CTIA-The Wireless Association lent support to a petition by Revolution Messaging LLC for a declaratory ruling by the FCC that will limit the number of unwanted political campaign text messages.
In the petition, Revolution has asked the agency to clarify that internet-to-phone text-messaging technology is an “automatic telephone dialing system” within the meaning of the Telephone Consumer Protection Act, reasoning that millions of mobile phone users could be charged for unsolicited text messages during political campaign seasons.
“[CTIA] supports the petition's goal of reducing unwanted political campaign text messages sent to mobile devices, regardless of the technology used to send those messages,” the group wrote in a filing posted to the FCC's website Nov. 26. “Such unwanted text messages are disruptive and potentially costly to wireless customers, and they are burdensome to carriers that must expend substantial resources to handle customer inquiries and complaints. Although wireless carriers are working diligently and proactively to protect their customers against all types of spam, including through the use of robust spam filters and other tools, combating political campaign text messages remains an ongoing challenge.”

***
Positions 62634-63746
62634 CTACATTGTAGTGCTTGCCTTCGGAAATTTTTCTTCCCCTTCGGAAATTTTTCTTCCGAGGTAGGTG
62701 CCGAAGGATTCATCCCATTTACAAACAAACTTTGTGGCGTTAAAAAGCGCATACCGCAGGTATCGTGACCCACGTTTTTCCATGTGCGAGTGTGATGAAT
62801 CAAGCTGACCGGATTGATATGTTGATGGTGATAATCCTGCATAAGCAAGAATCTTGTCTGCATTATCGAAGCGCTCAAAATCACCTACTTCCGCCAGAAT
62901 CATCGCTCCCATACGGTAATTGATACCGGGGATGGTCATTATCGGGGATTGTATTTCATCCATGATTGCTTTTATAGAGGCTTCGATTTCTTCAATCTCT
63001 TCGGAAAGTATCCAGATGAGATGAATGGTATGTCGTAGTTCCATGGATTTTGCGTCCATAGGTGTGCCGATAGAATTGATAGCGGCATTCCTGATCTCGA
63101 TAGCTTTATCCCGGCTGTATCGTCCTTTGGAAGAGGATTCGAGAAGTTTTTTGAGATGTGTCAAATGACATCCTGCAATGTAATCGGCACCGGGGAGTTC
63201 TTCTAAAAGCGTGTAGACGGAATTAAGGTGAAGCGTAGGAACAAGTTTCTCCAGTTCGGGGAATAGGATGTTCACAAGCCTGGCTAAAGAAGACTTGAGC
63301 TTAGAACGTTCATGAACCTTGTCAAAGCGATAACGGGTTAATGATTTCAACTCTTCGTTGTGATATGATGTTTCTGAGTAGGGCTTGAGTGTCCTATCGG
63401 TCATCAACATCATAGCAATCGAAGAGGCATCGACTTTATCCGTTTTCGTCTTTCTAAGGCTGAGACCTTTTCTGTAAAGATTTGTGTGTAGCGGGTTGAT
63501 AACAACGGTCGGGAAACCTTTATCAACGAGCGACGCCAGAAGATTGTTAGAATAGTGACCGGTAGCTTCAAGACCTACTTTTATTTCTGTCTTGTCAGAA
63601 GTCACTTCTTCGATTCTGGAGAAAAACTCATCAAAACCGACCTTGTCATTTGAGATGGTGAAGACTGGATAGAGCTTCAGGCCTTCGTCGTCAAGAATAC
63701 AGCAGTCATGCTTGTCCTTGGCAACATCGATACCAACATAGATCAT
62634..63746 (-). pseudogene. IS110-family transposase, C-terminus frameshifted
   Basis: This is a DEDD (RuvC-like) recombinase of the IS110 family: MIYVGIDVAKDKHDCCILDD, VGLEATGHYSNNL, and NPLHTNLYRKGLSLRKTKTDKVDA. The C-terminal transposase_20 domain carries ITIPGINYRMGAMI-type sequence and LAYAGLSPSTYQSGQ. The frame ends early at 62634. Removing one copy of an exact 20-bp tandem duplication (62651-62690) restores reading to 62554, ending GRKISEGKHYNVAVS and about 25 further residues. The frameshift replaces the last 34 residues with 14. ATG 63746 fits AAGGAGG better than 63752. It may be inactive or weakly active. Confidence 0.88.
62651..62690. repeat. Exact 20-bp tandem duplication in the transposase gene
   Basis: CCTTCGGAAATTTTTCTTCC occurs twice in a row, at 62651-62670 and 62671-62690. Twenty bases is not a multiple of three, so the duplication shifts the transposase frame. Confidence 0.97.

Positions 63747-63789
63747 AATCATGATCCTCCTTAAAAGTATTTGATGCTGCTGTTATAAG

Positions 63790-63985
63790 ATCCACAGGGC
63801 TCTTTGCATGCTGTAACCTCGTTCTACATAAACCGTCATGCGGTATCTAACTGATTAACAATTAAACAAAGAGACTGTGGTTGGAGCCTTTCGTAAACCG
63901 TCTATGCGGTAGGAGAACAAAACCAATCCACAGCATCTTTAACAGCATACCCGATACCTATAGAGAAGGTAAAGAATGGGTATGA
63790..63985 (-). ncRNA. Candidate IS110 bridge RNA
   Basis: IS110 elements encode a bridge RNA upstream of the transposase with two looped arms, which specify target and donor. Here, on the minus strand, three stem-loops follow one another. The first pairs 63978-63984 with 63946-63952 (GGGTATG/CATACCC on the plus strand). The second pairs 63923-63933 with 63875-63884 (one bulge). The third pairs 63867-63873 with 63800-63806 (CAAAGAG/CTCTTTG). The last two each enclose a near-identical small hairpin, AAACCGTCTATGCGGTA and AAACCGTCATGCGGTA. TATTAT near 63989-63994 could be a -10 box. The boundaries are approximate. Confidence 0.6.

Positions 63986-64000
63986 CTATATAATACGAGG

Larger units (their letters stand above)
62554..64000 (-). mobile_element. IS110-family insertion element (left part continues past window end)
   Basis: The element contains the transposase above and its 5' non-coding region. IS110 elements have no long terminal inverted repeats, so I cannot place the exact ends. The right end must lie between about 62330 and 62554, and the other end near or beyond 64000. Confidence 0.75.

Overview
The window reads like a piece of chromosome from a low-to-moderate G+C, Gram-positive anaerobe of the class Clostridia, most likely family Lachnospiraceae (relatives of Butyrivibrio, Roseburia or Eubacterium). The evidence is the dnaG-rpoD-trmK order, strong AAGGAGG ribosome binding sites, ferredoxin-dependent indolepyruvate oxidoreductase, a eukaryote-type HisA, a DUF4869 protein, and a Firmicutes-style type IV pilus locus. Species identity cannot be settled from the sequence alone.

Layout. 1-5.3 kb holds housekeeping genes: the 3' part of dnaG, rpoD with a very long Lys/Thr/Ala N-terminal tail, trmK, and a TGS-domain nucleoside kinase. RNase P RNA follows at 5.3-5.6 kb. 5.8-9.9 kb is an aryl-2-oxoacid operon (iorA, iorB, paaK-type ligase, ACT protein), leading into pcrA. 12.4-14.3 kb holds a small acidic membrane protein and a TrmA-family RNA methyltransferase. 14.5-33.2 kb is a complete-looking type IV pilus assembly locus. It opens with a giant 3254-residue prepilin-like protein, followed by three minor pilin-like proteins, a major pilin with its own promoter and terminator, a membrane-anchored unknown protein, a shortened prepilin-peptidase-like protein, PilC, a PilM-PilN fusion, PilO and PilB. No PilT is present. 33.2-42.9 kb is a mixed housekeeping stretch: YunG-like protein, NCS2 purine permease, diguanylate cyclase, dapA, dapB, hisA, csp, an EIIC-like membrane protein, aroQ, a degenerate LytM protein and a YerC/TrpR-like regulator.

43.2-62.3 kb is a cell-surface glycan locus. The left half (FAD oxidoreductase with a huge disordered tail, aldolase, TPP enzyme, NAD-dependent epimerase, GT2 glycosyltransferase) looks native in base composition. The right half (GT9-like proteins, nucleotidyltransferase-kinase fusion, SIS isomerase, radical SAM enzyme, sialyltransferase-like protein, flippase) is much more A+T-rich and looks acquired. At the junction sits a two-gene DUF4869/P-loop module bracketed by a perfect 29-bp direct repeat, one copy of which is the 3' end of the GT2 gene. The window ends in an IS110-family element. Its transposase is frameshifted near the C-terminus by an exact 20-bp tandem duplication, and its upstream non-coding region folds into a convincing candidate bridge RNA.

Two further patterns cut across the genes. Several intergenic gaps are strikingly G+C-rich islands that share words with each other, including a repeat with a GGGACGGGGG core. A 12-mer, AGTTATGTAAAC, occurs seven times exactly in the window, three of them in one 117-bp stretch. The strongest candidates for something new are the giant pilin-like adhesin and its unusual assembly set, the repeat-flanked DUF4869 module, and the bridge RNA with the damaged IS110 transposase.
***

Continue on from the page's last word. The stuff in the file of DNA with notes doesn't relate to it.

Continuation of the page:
The CTIA said the FCC should confirm that the Telephone Consumer Protection Act requires parties to obtain “prior express consent” before sending political campaign text messages to mobile devices.
The Voter Participation Center also backed the petition.
“We understand that many voters are receiving spam text messages from an organization that they do not recognize or support,” the group wrote. “Although a text message may seem inconsequential, these individual messages have a real cost: both financially and in terms of how voters view the electoral process. Additionally, these text message abuses threaten to sour voters on what is a very promising technology.”
The TCPA was signed into law by President George H.W. Bush in 1991 and implemented by the FCC in 1992.
Filings in Docket 02-278 can be found at http://apps.fcc.gov/ecfs/comment_search/input?z=qglon.
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